Often the battle against germs seems never-ending. Bacteria and viruses are so tiny, and they seem to be everywhere. But you have a powerful way to defeat these microscopic germs: sanitizing. Sanitizing is a combination of cleaning and disinfecting. By regularly sanitizing your home and office, you will be taking a huge step to destroy and remove bacteria and viruses.
Bacteria and viruses can remain active on surfaces up to 72 hours or longer (sometimes more than a week). While hard surfaces like metal and plastic are especially attractive to bacteria and viruses, germs can also linger on cloth and fabric, such as chairs, window coverings, and carpets.
High-touch surfaces, such as doorknobs, counter tops, drawer handles, and faucet knobs may allow you to pick up germs on your skin. If you then touch your face, you may be placing those germs within easy access of your respiratory system. Germs on the floor and furniture may linger, waiting to hop a ride and work their way into your breathing. You will have much more peace of mind if you keep your living and work areas sanitized.
How Does Sanitizing Remove and Kill Germs?
There are two steps to sanitizing: cleaning and disinfecting. By themselves, cleaning and disinfecting are powerful. Together, they pack a one-two punch. That’s the mega-power of sanitizing.
In the cleaning process, soap removes germs from surfaces. Picture each soap molecule, with one side that attaches to water and the other that repels and pushes the germs toward the water. This works beautifully in cleaning up bacteria, dirt, and viruses. The soap can surround germs and the dirt that carries them, and then send them away in the water, removing them from the surfaces you are cleaning. In some cases the soap can start to break up the structure of the germs as well. This is all good news for removing bacteria and viruses from high-touch, high-traffic surfaces through cleaning.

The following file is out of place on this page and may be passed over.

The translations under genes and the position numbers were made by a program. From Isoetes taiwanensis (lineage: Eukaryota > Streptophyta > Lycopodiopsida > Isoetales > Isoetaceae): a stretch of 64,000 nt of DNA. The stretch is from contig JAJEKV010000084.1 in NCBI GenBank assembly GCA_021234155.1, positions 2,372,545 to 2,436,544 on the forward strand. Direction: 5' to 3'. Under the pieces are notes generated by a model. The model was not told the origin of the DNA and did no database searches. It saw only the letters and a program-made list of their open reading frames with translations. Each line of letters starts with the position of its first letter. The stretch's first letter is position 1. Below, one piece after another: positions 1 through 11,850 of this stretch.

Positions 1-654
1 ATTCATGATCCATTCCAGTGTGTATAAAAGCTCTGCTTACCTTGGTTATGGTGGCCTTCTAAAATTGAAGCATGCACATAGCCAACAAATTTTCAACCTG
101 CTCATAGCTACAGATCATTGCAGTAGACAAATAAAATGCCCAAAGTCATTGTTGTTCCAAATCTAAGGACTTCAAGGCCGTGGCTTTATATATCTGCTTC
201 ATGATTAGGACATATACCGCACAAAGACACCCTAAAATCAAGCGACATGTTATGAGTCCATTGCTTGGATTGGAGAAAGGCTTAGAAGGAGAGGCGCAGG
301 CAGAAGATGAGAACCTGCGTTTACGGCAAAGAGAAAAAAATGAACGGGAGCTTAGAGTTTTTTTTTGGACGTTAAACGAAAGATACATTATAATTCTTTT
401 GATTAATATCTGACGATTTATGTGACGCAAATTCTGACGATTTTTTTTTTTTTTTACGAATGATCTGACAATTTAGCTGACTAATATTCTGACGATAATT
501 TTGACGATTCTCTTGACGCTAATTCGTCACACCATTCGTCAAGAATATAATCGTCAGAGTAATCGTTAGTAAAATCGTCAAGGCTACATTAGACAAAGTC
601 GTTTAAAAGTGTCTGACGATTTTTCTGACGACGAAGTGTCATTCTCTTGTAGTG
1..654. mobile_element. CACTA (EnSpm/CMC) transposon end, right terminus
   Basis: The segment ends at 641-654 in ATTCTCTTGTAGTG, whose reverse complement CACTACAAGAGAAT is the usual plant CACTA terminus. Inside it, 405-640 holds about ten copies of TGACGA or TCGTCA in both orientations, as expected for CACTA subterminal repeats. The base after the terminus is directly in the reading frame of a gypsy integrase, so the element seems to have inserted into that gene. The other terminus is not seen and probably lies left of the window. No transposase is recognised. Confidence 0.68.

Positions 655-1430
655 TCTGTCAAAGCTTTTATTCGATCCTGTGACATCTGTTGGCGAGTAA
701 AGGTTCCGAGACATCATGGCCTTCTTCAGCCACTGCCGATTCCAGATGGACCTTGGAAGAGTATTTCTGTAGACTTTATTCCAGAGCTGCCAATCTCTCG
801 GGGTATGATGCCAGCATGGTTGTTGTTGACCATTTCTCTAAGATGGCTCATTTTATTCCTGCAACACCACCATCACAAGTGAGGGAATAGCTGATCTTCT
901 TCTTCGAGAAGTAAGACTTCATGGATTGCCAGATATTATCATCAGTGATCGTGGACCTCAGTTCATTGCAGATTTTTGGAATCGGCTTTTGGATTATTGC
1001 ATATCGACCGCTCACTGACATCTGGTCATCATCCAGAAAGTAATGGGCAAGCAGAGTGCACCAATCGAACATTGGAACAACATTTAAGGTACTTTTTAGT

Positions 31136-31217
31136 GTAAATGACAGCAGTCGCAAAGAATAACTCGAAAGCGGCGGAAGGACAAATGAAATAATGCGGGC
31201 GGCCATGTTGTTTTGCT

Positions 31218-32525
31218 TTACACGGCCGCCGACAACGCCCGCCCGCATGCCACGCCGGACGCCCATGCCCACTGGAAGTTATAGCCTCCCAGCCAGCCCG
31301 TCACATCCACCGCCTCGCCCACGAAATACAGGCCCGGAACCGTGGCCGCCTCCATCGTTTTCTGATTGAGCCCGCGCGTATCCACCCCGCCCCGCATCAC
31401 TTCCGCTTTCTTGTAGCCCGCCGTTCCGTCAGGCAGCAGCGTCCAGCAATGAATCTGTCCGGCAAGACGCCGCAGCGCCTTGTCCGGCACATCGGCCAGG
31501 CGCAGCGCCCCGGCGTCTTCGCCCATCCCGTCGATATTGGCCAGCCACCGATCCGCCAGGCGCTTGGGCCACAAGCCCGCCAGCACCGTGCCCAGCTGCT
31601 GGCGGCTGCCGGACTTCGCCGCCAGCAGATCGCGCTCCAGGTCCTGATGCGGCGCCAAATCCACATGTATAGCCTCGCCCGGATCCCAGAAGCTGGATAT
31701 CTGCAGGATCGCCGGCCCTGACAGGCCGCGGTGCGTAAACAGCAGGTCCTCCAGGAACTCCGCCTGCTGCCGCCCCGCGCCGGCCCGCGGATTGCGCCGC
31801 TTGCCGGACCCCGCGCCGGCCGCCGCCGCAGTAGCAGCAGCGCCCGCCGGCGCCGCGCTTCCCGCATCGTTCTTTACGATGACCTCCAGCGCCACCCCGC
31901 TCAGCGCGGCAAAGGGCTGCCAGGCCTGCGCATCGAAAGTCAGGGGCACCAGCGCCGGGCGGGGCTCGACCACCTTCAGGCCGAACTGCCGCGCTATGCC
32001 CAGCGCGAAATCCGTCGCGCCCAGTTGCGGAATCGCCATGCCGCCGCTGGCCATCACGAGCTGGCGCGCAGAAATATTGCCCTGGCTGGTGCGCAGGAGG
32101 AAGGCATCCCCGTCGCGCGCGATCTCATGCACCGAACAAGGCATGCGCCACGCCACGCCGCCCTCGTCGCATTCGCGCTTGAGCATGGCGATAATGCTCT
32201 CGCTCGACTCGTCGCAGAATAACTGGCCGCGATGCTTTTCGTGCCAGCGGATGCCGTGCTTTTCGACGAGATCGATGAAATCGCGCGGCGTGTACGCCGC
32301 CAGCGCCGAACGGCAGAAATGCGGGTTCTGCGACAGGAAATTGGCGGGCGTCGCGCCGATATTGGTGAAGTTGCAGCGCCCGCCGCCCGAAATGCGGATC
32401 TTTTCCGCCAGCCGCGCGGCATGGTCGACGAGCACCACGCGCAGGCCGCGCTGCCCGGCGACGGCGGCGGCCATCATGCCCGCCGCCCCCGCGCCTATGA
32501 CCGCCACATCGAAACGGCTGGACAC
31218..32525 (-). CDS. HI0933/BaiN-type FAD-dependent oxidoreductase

But cleaning alone doesn’t kill bacteria or viruses, and it doesn’t remove every germ. To get at the germs that weren’t removed by soap, and to destroy the bacteria and viruses, you need to disinfect those surfaces after cleaning. That’s why the one-two process of sanitizing works so well. Cleaning clears out many of the germs and the dirt they cling to, which means your disinfecting will go a lot further to tackle the remaining bacteria and viruses.
What are the best disinfectants to destroy bacteria and viruses? The Environmental Protection Agency (EPA) provides a list of EPA-registered disinfectants that play a powerful role in sanitizing your home and workplace. These EPA-registered disinfectants have been tested against difficult strains of viruses, including strains that are harder to destroy than the SARS-CoV-2 coronavirus: https://www.epa.gov/pesticide-registration/list-n-disinfectants-use-against-sars-cov-2.
The EPA list shows you the active ingredient of each disinfectant, what types of surfaces are applicable, which products are designated for use in residences, businesses, or healthcare facilities, and the number of minutes needed for the disinfectant to treat a surface.
The benefit of using EPA-registered products is that they will be the strongest, most effective, yet safest products to ensure a healthy living and work space. EPA-registered disinfectants meet EPA criteria for sanitizing against the SARS-CoV-2 coronavirus and other viruses and bacteria.
How Are Viruses Destroyed?
When you use the powerful sanitizing combo of cleaning and disinfecting, what happens to viruses?
A virus (like the SARS-CoV-2 coronavirus, or the flu, or viruses that cause the common cold) is a microbe, smaller then bacteria. It searches for host cells (inside human or animal bodies) to reproduce itself. Without access to host cells, the virus cannot reproduce.
A virus is made up of DNA or RNA with a protein coating. It finds a specific place to attach to certain cells in the body. These may be respiratory, digestive, or immune cells depending on the type of virus. The virus then uses the cells’ life processes to reproduce and release more viruses. It turns the host cells into virus-making machines.
The good news is that viruses can be destroyed. This is why complete sanitizing is so important. Remember, it’s the protein coating surrounding the virus that enables it to attach to a host cell and reproduce. Destroy the protein coating, and you neutralize the virus. Scrubbing with soap begins to tear apart the virus. Then you apply disinfectants to destroy the protein coating, and dispose of the neutralized virus with your cleaning water.
Sanitizing is a strong defense against viruses and other germs to keep a healthy home and business environment. By making sanitizing a regular part of your home and work life, you will have peace of mind that you are taking a big step to neutralize and destroy germs, including bacteria and viruses.
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